The DPM and Orthopedic docs have a better understanding of the dynamics that cause PF. I have had some woes with a Metatarsal Arch that left me regretting having to ambulate erect. The Podiatrist, DPM, shot some films and we went through what was going on and how an orthotic was going to change things out. The other option was surgery to modify the arch. Living in surgery teaches one to avoid that place until there is no other choice. He put some Petroleum Jelly on a few parts of my foot then had me stand up in a box filled with densely packed styrofoam. Two weeks later I had a plastic Orthotic that I put in everything that I put my foot in. I had a cure, and I stayed with that orthotic for the next fifteen years.

Now when we looked at the X-rays, the Doc mentioned things about taping and how exactly it would have to be done. Even then it would not do the job of the three dimensional ( solid geometry ) orthotic would provide, it also was tons simpler. There is really nothing like talking with an expert about your foot to fix any problems within that so intricate structure we call a foot. The best we can do here it to talk about "a foot" when you are really looking for answers about "your foot".8-)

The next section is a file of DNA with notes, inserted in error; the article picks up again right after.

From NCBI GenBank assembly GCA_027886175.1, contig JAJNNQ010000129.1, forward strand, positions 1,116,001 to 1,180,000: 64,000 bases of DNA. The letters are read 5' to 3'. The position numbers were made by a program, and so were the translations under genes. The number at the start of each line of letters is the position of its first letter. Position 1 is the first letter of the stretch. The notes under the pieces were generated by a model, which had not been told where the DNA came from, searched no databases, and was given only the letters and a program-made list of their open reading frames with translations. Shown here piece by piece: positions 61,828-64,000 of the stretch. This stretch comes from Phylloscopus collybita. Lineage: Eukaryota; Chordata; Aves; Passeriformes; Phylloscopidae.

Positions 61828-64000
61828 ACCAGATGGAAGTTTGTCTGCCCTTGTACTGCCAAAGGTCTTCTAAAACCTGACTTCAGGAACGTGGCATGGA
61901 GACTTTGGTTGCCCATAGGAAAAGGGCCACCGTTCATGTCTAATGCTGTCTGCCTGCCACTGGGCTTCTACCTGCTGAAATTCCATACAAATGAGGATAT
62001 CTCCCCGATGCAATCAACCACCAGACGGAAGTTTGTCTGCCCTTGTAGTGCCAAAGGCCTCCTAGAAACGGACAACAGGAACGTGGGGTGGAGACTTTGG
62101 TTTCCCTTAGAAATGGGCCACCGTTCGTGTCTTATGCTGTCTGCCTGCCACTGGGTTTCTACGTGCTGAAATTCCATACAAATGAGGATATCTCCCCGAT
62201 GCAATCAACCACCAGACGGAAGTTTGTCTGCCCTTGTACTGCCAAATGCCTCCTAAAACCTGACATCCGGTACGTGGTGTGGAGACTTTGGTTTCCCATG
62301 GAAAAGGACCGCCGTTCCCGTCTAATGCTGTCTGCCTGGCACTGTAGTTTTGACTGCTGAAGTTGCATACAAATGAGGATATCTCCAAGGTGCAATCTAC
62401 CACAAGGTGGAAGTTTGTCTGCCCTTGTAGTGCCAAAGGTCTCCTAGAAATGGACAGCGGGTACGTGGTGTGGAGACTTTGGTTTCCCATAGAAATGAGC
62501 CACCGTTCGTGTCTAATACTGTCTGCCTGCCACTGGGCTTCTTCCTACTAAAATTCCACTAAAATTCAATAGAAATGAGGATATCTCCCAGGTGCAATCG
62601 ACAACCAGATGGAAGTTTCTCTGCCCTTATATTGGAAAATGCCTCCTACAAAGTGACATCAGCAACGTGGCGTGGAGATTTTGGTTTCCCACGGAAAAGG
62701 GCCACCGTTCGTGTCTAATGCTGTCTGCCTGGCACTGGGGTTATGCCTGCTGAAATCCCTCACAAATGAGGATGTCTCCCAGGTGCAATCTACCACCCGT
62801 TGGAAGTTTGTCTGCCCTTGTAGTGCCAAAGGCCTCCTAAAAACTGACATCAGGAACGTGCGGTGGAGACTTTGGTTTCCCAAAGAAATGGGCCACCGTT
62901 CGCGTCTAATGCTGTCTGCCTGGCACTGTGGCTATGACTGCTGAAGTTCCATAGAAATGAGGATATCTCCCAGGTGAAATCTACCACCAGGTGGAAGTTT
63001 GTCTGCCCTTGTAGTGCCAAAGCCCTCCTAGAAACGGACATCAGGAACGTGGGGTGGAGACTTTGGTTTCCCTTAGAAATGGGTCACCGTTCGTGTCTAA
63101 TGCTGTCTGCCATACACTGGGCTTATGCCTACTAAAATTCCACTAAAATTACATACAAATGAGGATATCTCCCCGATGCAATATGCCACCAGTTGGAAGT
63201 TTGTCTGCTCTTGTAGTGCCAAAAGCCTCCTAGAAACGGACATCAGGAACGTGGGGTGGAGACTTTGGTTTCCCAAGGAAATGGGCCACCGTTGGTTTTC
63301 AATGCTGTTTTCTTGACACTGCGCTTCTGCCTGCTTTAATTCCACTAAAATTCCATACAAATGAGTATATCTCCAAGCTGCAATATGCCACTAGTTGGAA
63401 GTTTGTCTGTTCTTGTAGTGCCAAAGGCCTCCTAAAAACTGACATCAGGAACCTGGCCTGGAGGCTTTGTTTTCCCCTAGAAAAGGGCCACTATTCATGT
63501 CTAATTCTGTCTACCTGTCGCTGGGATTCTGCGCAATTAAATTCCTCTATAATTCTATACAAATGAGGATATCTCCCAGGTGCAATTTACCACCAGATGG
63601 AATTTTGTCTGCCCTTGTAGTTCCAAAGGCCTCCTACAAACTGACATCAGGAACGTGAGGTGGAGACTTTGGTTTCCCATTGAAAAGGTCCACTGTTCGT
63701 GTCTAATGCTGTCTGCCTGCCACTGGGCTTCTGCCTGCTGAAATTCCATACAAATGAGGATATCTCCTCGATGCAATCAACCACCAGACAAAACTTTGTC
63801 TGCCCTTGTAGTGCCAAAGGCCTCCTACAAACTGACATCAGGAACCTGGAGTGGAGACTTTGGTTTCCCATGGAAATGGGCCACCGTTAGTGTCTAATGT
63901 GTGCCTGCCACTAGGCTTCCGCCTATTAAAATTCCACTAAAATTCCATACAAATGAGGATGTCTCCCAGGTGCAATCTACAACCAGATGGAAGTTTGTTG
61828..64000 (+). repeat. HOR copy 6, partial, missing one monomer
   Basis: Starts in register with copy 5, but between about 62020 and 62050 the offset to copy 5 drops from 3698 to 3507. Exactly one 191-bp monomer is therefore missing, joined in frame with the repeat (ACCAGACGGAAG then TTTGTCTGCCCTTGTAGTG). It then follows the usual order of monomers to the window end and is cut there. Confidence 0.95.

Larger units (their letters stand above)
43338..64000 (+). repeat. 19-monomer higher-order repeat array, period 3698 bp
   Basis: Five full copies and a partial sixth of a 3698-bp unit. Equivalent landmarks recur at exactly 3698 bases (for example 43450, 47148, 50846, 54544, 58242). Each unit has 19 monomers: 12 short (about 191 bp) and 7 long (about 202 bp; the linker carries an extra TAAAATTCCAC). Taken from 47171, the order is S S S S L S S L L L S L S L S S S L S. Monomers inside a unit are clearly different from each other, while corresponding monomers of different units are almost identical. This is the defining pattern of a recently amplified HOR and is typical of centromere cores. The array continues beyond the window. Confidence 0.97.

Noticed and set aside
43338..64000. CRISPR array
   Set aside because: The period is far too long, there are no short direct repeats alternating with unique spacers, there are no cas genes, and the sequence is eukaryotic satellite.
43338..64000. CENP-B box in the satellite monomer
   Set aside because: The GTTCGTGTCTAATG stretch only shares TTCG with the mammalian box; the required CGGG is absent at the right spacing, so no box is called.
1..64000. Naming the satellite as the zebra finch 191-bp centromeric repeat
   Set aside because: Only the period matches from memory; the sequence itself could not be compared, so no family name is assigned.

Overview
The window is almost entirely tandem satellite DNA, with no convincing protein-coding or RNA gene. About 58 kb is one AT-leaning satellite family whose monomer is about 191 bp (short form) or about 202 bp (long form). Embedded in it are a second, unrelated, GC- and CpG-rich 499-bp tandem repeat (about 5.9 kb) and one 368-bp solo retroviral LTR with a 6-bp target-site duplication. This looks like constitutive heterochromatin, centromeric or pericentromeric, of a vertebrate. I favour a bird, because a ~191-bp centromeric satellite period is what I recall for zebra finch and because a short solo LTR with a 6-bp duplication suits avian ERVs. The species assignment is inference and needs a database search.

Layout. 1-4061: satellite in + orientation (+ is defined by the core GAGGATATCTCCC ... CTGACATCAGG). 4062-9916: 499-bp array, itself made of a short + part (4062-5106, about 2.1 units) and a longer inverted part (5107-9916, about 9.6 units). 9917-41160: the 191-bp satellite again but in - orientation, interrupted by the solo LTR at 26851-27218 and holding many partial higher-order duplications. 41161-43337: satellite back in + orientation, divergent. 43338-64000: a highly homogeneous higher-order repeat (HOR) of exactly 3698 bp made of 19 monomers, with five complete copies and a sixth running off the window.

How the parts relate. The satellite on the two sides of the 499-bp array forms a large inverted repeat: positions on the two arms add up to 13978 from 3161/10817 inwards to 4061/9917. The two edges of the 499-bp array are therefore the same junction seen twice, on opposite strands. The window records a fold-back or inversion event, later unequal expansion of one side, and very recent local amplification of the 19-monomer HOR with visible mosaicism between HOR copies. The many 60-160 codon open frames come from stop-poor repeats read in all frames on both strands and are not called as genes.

Fl_Ag

AF Space Ops
Verified Military
Joined
Feb 28, 2017
Messages
41
Location
Colorado
#17
I didn't foresee this thread resurrecting the way it did. @Red Flag 1, that's a pretty phenomenal turnaround. I just reached out to my POC at flight med about being referred to a Podiatrist since I'm fairly certain we don't have one at our Med Group. @DocIllinois, thanks for taking the time to address the issue.
 

Red Flag 1

Ordo Fratrum Hospitalis Loannis Hierosoymitani
Moderator
Joined